When I look at Robert Yager’s Gang series, the only thing that flashes through my mind over and over is the word “privilege.”

It’s not something I usually want to harp on because I generally loathe the preening crackers who tend to fling the term around the most. I don’t despise them because I disagree with their core beliefs, (quite the contrary) but because those insufferable children regularly undermine extremely important issues, while attempting to impress their study-group peers with the militancy of their dogma, and because they are almost always completely oblivious to the irony their liberal arts education represents.

I live in the city of Philadelphia. It’s a major metropolitan area that feel’s smaller than Mayberry to my friends and colleagues because their gentrified bubble, delineated only by the farthest reaching yoga studio or “neighborhood anchor” gastro pub, only makes up a few square miles of the city.

Real, true privilege is tangible and glaringly displayed in this bubble, but that privilege extends far, far beyond the racial hierarchies and the economic realities that the liberal arts loft dwellers prosper from, while feigning self loathing penance.

The bubble isn’t just geographical, it’s overwhelmingly historical.

Do we ever worry about famine? Of course not. Imagine telling someone even just a hundred years ago that obesity would be an epidemic. Inside this bubble is a historical Twilight Zone moment where people can afford to refuse meat as a food source because it’s cruel to the meat, and that meat is a cheaper food source than the food source that meat would eat.

In the timeline blip that is this bubble, there are no plagues, no failed harvests, no food shortages, no barbarians at the gates, no roving war parties or death squads, no approaching invasion. In fact, no one has ever experienced the devastation of large-scale warfare on the soil inside this bubble at all.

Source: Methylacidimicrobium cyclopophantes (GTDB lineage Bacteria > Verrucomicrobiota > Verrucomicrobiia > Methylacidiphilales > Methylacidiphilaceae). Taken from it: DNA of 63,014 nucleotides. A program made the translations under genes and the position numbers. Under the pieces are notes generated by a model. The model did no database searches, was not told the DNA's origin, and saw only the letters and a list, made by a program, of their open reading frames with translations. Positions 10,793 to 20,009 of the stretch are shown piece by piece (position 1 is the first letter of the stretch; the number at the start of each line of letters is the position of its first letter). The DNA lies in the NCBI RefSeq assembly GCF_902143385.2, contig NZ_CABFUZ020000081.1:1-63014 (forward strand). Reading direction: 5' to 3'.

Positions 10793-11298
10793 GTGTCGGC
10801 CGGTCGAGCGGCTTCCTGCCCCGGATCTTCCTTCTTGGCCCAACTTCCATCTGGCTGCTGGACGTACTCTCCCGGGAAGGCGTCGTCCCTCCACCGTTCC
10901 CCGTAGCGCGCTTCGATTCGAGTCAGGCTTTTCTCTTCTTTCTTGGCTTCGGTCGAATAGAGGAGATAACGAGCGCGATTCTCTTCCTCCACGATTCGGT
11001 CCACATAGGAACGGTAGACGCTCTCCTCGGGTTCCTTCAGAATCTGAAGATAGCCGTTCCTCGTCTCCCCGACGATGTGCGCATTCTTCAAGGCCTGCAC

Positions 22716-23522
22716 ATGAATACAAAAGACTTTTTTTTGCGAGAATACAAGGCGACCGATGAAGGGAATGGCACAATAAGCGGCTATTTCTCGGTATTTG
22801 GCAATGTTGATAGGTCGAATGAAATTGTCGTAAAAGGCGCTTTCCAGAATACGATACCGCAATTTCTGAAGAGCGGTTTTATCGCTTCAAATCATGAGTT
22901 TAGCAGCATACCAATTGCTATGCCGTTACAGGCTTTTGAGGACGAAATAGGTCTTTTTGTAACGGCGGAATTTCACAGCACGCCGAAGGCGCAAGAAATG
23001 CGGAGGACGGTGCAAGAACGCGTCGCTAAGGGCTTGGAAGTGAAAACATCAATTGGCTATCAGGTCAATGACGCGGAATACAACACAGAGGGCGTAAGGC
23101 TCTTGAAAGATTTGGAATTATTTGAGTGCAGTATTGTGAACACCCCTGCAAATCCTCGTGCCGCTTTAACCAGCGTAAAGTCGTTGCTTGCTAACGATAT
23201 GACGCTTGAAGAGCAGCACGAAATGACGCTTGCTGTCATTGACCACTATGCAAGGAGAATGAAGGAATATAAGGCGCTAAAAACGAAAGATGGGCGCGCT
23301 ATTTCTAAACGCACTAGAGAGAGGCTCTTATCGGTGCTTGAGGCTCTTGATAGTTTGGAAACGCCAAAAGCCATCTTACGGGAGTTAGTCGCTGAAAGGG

The reality is, through all of the time and space represented on this planet, the lives of a tiny select few alive today, represents an absolute anomaly, not some sort of birthright norm, as the guys down at the Whole Foods beer lounge knitting club would content. Gentrified Philly, Brooklyn, Austin, San Francisco, is not the normal state for humanity-

Aleppo is.

Now this is the moment were I’m supposed to turn my attention to Robert Yager’s Gang Series and tie my rant about privilege into a “there are starving children in China” lecture that shames you, the reader, for attending a Jeff Koon’s exhibit, when there is real life struggle happening right outside this gentrified bubble, and people are inevitably struggling to survive and dying pointless deaths just a couple subway stops down.

But I won’t.

If you were lucky enough to be born with the winning lottery ticket that is access to potable water, technology, health care, available education, protection by the police, and the ability to send away food because you suspect there may be egg in the meat substitute used in your gluten free vegan bahn mi tacos- enjoy it.

After a decade or two of Category Five hurricanes battering an over populated planet with dead oceans, your children will know the horrors of war just like the rest of the world through the rest of history. Seriously, eat some shrimp, pour a growler, order an Uber, do some yoga while you still can. Enjoy it now. I know I do, because this abnormal bubble some of us get to live in will not last.

-Robert E. Brown

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I light candles to my holy trinity, Marcel Duchamp, Iggy Pop & William Burroughs. Father, Son, Holy Ghost. I pray to Johnny Rotten (Or Malcolm Mclaren, whoever you believe) I pray to Andy Warhol (Or Andy Kauffman, whoever you believe) I flog myself in the name of Arturo the Aqua Boy because in the end, nothing is ever enough.
I light candles to my holy trinity, Marcel Duchamp, Iggy Pop & William Burroughs. Father, Son, Holy Ghost. I pray to Johnny Rotten (Or Malcolm Mclaren, whoever you believe) I pray to Andy Warhol (Or Andy Kauffman, whoever you believe) I flog myself in the name of Arturo the Aqua Boy because in the end, nothing is ever enough.

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